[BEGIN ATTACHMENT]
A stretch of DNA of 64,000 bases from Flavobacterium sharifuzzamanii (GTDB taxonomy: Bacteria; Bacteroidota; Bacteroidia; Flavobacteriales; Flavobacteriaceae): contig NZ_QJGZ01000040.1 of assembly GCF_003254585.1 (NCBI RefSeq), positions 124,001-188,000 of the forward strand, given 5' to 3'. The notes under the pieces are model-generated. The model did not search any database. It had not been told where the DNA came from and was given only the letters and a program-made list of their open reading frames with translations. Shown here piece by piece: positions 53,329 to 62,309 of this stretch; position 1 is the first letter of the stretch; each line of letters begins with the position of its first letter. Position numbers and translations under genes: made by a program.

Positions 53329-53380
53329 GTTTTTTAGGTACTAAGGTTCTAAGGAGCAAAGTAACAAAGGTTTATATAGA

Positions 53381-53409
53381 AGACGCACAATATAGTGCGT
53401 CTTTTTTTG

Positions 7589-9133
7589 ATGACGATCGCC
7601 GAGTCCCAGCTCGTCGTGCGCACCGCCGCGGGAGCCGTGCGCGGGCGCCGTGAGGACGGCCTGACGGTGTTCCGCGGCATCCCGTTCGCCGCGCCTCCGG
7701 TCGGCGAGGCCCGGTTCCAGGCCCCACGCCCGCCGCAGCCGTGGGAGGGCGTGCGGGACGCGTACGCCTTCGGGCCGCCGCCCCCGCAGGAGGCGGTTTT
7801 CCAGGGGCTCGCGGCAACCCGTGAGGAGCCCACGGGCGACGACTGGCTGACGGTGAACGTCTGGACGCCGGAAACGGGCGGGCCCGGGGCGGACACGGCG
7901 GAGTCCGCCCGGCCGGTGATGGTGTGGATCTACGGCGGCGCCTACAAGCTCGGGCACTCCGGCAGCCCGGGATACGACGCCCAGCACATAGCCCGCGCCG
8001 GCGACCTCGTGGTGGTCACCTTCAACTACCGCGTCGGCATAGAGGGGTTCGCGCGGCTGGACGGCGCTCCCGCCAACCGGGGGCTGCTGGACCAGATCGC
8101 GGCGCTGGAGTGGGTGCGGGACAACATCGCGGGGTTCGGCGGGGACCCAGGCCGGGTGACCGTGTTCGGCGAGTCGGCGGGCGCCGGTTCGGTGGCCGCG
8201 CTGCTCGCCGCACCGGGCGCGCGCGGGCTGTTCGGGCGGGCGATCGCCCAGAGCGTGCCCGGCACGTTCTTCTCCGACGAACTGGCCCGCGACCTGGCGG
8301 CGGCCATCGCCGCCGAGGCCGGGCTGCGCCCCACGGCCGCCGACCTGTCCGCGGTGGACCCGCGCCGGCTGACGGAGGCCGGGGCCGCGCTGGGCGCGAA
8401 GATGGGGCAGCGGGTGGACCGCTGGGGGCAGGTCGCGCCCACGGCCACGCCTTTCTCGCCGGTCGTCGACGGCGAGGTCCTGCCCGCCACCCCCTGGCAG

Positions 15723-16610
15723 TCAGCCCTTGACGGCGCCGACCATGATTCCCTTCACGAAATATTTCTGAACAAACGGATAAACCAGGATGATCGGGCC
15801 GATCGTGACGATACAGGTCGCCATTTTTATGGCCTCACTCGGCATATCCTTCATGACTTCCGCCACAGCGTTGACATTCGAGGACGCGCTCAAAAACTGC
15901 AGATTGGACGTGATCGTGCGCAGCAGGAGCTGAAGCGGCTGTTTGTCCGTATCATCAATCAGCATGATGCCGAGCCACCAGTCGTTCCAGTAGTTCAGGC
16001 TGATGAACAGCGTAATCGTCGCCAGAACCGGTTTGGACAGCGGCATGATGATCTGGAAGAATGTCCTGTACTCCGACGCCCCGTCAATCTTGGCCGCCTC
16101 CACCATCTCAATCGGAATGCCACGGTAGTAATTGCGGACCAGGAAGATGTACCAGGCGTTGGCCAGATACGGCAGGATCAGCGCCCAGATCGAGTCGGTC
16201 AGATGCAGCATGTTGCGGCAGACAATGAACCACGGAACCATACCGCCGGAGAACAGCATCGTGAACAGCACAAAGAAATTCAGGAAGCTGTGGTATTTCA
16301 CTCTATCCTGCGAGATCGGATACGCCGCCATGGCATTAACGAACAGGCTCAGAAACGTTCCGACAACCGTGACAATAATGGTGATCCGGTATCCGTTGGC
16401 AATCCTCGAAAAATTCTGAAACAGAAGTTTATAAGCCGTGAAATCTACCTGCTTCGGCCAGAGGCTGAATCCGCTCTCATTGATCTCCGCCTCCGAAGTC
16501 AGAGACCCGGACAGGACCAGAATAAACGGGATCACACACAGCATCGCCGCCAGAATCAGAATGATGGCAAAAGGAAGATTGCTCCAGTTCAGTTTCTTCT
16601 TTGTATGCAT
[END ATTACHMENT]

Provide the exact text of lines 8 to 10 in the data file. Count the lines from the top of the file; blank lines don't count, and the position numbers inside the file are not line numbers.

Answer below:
7589 ATGACGATCGCC
7601 GAGTCCCAGCTCGTCGTGCGCACCGCCGCGGGAGCCGTGCGCGGGCGCCGTGAGGACGGCCTGACGGTGTTCCGCGGCATCCCGTTCGCCGCGCCTCCGG
7701 TCGGCGAGGCCCGGTTCCAGGCCCCACGCCCGCCGCAGCCGTGGGAGGGCGTGCGGGACGCGTACGCCTTCGGGCCGCCGCCCCCGCAGGAGGCGGTTTT